In Bible Belt, Sanders Seeks Common Ground on Morality and Justice

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In Bible Belt, Sanders Seeks Common Ground on Morality and Justice

'I came here today because I believe from the bottom of my heart that it is vitally important for those of us who hold different views to be able to engage in a civil discourse.'

Democratic presidential candidate Sen. Bernie Sanders gives a speech at Liberty University in Lynchburg, Va., Monday. (Photo: Steve Helber /AP)

Democratic presidential candidate Sen. Bernie Sanders gives a speech at Liberty University in Lynchburg, Va., Monday. (Photo: Steve Helber /AP)

Avowed democratic socialist and presidential hopeful Bernie Sanders on Monday gave a rousing lesson in morality to thousands of students at the conservative Christian college Liberty University in Lynchburg, Virginia.

"We are living in a nation and in a world which worships—not love [for] our brothers and sisters, not love for the poor and sick—but worships the acquisition of money and great wealth. I do not believe that is the country we should be living in."

Following an introduction by university president Jerry Falwell Jr., whose father founded the school in 1971, Sen. Sanders immediately acknowledged two broad areas in which his and the student body's views were likely to diverge: "the right of a woman to control her own body" and "gay rights and gay marriage."

With that out of the way, the progressive senator from Vermont then launched into a speech in which he sought common ground with the religious right over issues "of enormous consequence to our country, and in fact, the entire world."

As students of Christian faith, the people in attendance regularly "try to understand the meaning of morality... and try to understand, in this very complicated modern world, what we the words of the Bible means in today's society," he said.

Quoting the Bible—Matthew 7:12 and Amos 5:24—he continued, "in my view, it would be hard for anyone in this room today to make the case that the United States of America... [is] a just society, or anything resembling a just society."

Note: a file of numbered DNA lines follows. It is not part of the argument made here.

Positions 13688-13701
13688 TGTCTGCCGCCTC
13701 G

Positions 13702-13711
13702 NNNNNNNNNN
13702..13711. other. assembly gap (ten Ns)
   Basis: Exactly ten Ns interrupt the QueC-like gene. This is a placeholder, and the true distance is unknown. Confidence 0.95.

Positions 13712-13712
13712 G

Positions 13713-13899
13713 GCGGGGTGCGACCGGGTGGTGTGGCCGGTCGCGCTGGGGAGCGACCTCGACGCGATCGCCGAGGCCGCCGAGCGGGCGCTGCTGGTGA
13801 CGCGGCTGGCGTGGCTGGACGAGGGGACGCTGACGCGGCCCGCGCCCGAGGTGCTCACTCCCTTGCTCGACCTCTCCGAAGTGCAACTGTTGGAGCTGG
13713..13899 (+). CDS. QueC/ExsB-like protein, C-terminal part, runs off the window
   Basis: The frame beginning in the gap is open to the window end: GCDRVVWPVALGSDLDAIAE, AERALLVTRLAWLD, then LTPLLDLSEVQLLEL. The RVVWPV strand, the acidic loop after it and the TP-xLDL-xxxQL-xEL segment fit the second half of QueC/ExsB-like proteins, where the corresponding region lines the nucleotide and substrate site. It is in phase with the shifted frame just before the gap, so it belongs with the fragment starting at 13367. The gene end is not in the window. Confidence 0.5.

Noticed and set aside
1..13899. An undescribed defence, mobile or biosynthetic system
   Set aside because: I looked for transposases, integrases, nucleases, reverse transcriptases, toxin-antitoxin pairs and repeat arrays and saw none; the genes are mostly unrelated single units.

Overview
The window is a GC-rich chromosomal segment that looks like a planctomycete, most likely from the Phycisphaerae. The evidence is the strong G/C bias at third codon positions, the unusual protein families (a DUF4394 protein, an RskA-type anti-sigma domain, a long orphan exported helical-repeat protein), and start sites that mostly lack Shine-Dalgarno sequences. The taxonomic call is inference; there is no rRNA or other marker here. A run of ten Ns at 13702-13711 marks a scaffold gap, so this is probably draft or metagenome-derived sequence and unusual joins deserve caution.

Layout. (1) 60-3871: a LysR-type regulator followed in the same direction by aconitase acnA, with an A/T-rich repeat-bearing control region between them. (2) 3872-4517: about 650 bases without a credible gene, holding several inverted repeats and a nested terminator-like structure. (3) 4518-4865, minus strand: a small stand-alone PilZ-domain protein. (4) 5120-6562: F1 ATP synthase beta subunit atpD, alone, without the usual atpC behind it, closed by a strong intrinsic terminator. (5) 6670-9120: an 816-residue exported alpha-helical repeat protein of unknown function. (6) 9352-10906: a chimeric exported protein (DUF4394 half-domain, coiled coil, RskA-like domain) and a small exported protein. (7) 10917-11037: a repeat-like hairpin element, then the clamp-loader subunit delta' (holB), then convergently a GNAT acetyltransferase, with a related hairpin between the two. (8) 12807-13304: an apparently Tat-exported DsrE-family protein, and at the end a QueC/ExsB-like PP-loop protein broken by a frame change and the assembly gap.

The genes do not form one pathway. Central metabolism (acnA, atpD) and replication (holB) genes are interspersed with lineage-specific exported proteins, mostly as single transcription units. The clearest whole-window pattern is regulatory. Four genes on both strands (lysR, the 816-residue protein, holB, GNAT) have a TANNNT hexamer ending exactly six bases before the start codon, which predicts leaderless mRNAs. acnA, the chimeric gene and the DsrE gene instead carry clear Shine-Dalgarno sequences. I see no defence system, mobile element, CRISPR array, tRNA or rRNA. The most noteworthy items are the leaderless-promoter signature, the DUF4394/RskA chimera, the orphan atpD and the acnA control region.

In the U.S., "there is massive injustice in terms of income and wealth inequality. Injustice is rampant," Sanders said. "We live...in the wealthiest country in the history of the world, but most Americans don't know that because almost all of that wealth and income is going to the top one percent."

"When we talk about morality, when we talk about justice, we have to, in my view, understand that there is no justice when so few have so much and so many have so little."

Asking the students to "put this in the context of the Bible," Sanders said that we are living at a time "when a handful of people have wealth beyond comprehension"—in the tens of billions of dollars. "And at the same moment, there are millions of people in our country—let alone rest of the world—who are struggling to feed their families, struggling to put a roof over their heads... struggling to find money in order to go to a doctor when they are sick."

Sanders also addressed other injustices while describing his priority agenda items: increasing minimum wage, healthcare for all, paid family leave, anti-hunger programs, and reforming the system of mass incarceration.

"When we talk about morality, when we talk about justice, we have to, in my view, understand that there is no justice when so few have so much and so many have so little," he added to great applause. 

"And while the very, very rich become much richer, millions of families have no savings at all," he continued. "That is not justice, that is a rigged economy designed by the wealthiest people in this country to benefit the wealthiest people in this country at the expense of everybody else."

The stop in Lynchburg was part of the presidential candidate's four-day southern tour, during which he also made campaign appearances in South Carolina, Georgia, and North Carolina—where he spoke to an estimated crowd of 9,000 people in Greensboro on Sunday evening. On Saturday, Sanders gave a speech at the historically black Benedict College in Columbia, South Carolina.

Analyzing the trip, much of the mainstream media attention has focused on what is described as Sanders' "weakness" in the South. However, the sizable attendance numbers and diversity of appearances indicate that Sanders may have a different "Southern strategy" than rival Hillary Clinton.

"I came here today because I believe from the bottom of my heart that it is vitally important for those of us who hold different views to be able to engage in a civil discourse," he told the packed Lynchburg auditorium on Monday, to a standing ovation.

Sanders concluded the speech quoting Pope Francis, who said, "the current financial crisis originated in a profound human crisis... we have created new idols."

And then in his own words, Sanders added: "We are living in a nation and in a world which worships—not love [for] our brothers and sisters, not love for the poor and sick—but worships the acquisition of money and great wealth. I do not believe that is the country we should be living in."

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